That explosion of demand is a massive piece to the puzzle of U.S. port congestion. Month after month after month after month of near-record to record-high cargo hitting U.S. ports that lack efficiency due to years of dockworker unions fighting automation and exasperated by COVID protocols; equipment and container maldistribution, thanks largely to all those blanked sailings; and trucker shortages add up to the bottlenecked ports we’ve been suffering for well over a year.

Now imagine the demand part of that puzzle was alleviated.

“When the traffic jam of ships off U.S. ports does finally clear, stranded shipping capacity will be injected back into the marketplace, creating more downward pressure on freight rates,” Miller writes in his article.

That quote followed Miller’s reporting of how Rasmussen (and another analyst) sees the war, including its energy inflation impact, reducing demand:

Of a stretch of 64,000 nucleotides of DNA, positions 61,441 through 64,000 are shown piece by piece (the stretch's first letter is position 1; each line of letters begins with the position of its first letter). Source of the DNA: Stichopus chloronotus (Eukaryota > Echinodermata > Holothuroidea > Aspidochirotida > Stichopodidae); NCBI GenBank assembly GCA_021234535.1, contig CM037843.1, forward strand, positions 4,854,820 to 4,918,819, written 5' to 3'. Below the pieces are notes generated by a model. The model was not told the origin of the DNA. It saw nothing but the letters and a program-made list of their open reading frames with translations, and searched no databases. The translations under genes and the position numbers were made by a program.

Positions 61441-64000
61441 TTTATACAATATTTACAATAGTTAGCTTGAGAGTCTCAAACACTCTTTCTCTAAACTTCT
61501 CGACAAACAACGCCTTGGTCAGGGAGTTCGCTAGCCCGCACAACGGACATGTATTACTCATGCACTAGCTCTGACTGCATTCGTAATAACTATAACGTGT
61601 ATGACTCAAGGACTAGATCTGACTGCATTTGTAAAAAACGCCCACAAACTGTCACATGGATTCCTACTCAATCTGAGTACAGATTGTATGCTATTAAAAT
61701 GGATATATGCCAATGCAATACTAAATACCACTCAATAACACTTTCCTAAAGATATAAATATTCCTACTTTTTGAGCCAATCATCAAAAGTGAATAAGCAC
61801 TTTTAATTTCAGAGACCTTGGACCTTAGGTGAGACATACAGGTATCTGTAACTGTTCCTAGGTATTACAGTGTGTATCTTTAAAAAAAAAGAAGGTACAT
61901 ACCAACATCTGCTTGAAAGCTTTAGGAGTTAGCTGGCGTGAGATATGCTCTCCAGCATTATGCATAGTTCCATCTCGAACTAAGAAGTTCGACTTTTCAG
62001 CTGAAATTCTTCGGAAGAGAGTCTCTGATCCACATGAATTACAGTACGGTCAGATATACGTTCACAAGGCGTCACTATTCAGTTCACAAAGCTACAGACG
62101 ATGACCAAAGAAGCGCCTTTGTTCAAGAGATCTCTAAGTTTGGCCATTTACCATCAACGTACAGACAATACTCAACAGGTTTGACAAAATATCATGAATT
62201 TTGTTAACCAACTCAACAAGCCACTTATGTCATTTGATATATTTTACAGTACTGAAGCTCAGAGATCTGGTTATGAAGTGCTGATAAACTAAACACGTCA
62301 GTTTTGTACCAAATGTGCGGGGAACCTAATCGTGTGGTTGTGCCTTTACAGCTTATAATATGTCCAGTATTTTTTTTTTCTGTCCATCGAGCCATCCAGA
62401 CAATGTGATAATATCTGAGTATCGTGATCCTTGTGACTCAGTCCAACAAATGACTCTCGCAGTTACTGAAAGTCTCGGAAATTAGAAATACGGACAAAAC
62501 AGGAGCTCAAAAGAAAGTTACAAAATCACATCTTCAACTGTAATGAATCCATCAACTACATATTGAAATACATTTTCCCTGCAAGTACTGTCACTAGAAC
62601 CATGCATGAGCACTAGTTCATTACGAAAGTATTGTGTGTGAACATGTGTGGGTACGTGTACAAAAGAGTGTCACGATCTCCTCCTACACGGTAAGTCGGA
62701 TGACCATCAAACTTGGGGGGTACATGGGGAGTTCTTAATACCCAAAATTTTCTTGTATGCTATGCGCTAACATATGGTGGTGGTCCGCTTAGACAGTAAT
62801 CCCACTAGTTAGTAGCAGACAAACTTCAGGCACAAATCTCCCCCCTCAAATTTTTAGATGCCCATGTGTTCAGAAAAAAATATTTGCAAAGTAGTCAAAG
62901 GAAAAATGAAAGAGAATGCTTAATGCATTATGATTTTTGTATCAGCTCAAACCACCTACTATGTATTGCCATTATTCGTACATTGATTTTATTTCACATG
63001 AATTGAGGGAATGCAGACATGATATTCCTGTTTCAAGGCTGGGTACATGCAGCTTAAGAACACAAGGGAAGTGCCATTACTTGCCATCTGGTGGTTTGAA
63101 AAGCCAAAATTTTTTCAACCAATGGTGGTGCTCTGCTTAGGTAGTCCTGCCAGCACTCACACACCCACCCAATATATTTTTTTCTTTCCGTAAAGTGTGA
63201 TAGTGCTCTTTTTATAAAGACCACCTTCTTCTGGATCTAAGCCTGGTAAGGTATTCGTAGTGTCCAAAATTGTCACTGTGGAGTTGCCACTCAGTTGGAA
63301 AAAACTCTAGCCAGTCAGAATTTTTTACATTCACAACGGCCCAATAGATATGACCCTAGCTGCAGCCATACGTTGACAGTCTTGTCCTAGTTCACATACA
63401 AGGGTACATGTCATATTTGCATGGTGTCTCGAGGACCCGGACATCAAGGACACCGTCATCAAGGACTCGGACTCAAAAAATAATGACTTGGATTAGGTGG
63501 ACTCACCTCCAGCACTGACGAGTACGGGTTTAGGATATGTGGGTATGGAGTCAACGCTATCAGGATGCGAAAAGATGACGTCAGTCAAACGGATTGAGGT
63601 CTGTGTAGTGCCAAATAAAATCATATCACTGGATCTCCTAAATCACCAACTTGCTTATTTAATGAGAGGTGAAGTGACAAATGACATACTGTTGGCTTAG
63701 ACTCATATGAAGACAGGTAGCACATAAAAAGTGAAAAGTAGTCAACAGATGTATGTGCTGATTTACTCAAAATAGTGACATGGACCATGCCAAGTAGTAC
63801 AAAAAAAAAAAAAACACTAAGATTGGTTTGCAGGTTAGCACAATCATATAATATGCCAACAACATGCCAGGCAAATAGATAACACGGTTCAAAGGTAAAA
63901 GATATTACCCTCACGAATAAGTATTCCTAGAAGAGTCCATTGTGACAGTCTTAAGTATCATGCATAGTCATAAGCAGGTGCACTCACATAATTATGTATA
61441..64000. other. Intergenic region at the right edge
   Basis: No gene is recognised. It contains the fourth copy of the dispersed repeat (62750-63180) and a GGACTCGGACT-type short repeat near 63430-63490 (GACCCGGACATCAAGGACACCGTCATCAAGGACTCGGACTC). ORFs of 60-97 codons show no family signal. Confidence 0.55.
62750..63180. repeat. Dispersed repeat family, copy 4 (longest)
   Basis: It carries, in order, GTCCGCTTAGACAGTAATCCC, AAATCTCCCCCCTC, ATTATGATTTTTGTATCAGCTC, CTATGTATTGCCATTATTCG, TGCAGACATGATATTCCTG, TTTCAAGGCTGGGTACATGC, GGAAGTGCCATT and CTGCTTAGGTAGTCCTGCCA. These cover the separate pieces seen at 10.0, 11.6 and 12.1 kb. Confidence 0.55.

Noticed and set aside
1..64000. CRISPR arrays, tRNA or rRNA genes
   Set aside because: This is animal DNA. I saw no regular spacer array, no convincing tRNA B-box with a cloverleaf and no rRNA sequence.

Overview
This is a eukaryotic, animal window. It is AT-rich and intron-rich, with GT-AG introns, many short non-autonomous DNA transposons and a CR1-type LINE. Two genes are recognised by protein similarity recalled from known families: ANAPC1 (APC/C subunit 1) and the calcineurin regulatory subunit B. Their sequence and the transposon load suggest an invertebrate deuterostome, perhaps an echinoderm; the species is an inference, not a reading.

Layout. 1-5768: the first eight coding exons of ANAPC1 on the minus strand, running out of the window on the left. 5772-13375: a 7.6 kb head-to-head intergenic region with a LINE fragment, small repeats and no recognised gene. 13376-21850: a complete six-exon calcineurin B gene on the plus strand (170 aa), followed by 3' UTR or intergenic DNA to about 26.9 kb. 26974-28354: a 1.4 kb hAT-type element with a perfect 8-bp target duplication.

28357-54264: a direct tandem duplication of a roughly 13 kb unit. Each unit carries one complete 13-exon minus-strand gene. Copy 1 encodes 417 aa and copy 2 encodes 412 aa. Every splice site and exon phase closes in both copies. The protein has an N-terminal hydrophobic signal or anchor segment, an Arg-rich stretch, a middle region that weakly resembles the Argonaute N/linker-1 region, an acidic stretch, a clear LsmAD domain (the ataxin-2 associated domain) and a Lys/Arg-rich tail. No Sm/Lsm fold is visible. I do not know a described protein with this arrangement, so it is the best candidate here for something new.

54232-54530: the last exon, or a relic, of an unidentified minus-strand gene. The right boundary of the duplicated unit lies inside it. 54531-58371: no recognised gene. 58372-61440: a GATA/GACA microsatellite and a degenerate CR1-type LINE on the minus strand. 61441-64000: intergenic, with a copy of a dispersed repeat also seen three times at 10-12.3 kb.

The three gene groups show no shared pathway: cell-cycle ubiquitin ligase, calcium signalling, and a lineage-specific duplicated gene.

“The impact of the war on the global economy and consumer confidence may weaken growth prospects,” while the war’s effect on oil, wheat and corn prices could “lead to the destruction of demand as consumers and businesses prioritize spending.” Historically high prices for ship fuel “will only add to the inflationary pressure.”

Stifel analyst Ben Nolan made the same point in a new client note, cautioning that energy inflation could hit consumer spending and “the container industry … could be negatively impacted.”

Rasmussen said that demand destruction “could lead to an earlier ‘return to normal’ from the current elevated demand, which in turn could ease congestion in ports.”

Not only do the experts Miller is reporting on think West Coast congestion and freight rates will improve, but the war will also create downward freight rates specifically on U.S. imports through East Coast ports:

S&P Global Platts pointed to another potential negative for container rates in the trans-Atlantic. “As major shipping lines refuse to carry cargoes to Russian ports in the Baltic Sea, more space could become available for headhaul cargoes from North Europe to the East Coast of North America,” it said, adding that this may bring rates lower, or alternatively, compel carriers to cancel trans-Atlantic sailings to support rates.

There’s that blank sailing option from carriers again. They’ve had so much financial success after utilizing their alliances to reduce capacity through blank sailings when demand dips or looks like it’s about to dip, it’s hard to imagine they won’t continue this strategy.